Pete is a Developer Advocate
When a Progressive Web App is installed on Android, Chrome automatically requests and installs a WebAPK of your app. Starting in Chrome 76, Chrome will check for updates more frequently, ensuring icons, titles, colors, and other key properties to rolled out to your users faster.
In Chrome 76, we're making it easier for users to install Progressive Web Apps on the desktop by adding an install button to the address bar. If a site meets the Progressive Web App installability criteria, Chrome will automatically show an install icon in the address bar, making it easy for users to install your PWA.
Chrome 75 is rolling out now. There’s a new way to reduce latency on
canvas elements. Web apps can now share files to other installed apps using the system level share sheet. All of talks from Google I/O are on our YouTube channel. And plenty more. Let’s dive in and see what’s new for developers in Chrome 75!
If your PWA has use cases where it’s helpful for a user to install your app, for example if you have users who use your app more than once a week, you should be promoting the installation of your PWA within the web UI of your app. We have new recommendations on how you can promote the installation of your app.
Just in time for Google I/O, Chrome 74 is landing now! It adds support for private class fields; allows you to detect when the user has requested a reduced motion experience; adds support for CSS transition events, and plenty more. Let’s dive in and see what’s new for developers in Chrome 74!
Chrome 73 makes creating portable content easier with signed HTTP exchanges. Dynamically changing styles becomes way easier with constructable style sheets. And adds support for Progressive Web Apps on Mac, bringing support for PWAs to all desktop and mobile platforms, making it easy to create installable apps, delivered through the web. Let’s dive in and see what’s new for developers in Chrome 73!
As the capability gap between web and native gets smaller, it becomes easier to offer the same experience for both web and native users. This may lead to cases where users have both the web and native versions installed on the same device. Apps should be able to detect this situation. The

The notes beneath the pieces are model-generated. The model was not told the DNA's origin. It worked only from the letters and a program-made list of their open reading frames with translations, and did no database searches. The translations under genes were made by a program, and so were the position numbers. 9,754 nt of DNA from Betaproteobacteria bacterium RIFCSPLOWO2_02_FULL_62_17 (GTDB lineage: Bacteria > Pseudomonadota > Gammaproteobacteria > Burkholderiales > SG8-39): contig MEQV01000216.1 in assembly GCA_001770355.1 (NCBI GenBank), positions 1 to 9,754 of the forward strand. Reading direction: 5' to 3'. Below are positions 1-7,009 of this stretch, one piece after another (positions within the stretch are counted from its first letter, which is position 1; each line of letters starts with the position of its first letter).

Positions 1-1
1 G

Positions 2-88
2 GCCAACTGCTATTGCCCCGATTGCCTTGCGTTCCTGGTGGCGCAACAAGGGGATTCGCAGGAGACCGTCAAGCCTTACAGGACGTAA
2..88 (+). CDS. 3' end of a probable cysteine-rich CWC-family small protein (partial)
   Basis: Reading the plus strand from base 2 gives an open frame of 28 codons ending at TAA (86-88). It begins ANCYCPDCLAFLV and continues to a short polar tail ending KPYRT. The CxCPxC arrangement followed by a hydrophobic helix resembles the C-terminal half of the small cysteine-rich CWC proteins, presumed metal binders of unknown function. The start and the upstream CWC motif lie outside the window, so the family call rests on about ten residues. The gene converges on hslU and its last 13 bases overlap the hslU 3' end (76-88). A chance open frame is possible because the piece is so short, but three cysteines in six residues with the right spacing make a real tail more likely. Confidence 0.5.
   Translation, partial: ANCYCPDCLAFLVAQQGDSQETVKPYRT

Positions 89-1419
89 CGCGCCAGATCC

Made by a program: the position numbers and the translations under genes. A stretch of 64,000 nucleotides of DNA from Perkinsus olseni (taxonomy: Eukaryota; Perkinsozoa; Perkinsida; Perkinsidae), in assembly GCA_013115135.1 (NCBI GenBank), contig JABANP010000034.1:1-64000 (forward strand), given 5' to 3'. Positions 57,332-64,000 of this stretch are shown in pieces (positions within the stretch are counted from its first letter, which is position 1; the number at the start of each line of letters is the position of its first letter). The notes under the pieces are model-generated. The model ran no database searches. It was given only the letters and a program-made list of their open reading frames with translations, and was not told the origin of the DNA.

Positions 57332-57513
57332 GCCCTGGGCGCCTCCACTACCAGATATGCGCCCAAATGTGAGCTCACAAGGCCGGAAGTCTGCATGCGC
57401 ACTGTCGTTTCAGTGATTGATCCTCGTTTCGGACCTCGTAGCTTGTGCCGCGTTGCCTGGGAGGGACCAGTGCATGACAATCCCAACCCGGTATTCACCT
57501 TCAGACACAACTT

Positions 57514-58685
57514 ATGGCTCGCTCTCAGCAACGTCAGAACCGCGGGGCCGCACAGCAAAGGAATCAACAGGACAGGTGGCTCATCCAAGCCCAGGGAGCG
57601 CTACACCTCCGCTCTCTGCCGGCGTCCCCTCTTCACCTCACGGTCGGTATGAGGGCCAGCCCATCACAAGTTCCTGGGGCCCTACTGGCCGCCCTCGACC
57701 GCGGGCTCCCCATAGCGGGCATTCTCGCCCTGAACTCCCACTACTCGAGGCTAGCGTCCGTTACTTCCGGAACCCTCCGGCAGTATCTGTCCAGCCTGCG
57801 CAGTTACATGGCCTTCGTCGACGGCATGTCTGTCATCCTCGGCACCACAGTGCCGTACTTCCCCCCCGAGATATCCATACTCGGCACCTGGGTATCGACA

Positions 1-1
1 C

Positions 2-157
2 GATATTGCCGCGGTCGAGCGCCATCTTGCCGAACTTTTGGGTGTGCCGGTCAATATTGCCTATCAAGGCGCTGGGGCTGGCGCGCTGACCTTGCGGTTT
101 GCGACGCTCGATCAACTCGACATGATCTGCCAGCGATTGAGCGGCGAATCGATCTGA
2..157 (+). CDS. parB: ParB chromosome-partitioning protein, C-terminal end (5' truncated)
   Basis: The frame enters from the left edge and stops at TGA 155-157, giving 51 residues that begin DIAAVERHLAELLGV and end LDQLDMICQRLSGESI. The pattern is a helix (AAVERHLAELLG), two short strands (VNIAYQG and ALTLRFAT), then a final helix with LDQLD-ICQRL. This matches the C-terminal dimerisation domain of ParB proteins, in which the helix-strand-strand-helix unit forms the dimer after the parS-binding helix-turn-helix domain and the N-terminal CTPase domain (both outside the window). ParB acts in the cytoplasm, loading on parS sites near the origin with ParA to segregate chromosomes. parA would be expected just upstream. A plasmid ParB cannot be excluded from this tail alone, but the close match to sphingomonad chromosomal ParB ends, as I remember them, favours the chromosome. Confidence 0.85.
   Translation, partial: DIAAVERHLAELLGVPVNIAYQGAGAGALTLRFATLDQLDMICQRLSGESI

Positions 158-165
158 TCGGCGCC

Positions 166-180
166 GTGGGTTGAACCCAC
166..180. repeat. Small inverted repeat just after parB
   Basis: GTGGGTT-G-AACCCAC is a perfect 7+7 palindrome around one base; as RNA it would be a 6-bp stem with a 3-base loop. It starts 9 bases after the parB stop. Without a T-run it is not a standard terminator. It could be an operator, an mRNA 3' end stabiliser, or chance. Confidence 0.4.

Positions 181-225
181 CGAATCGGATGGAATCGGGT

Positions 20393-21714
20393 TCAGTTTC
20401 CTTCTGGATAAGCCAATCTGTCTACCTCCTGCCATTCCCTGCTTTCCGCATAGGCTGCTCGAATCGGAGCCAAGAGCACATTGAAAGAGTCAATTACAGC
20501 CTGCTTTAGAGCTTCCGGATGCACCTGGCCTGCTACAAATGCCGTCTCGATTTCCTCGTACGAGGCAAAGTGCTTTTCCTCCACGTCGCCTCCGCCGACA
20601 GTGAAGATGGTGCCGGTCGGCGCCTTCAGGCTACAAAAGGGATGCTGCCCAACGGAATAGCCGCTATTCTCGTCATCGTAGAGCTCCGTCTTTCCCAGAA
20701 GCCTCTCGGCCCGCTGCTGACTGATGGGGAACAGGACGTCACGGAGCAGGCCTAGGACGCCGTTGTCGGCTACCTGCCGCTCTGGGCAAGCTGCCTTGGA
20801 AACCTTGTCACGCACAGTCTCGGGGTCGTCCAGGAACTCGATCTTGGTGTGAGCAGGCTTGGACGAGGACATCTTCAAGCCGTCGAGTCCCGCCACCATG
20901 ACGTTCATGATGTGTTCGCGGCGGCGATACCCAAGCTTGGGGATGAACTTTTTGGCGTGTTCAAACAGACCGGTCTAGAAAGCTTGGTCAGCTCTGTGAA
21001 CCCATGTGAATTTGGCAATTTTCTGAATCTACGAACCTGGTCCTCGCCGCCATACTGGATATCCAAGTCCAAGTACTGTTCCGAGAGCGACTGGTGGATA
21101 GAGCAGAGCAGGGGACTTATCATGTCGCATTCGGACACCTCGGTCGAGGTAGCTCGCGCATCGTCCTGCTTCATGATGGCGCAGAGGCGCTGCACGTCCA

getInstalledRelatedApps API is a new web platform API that allows your web app to check to see if your native app is installed on the users device, and vice versa.
To avoid draining the battery, most devices will quickly fall asleep when left idle. While this is fine for most of the time, there are some applications that need to keep the screen or the device awake in order to complete some work. The Wake Lock API provides a way to prevent the device from dimming or locking the screen or prevent the device from going to sleep when an application needs to keep running.
The Badging API is a new web platform API that allows installed web apps to set an application-wide badge, shown in an operating-system-specific place associated with the application, such as the shelf or home screen. Badging makes it easy to subtly notify the user that there is some new activity that might require their attention, or it can be used to indicate a small amount of information, such as an unread count.
The Web Share Target API allows installed web apps to register with the underlying OS as a share target to receive shared content from either the Web Share API or system events, like the OS-level share button.
Chrome 71 makes displaying relative time values easier with the new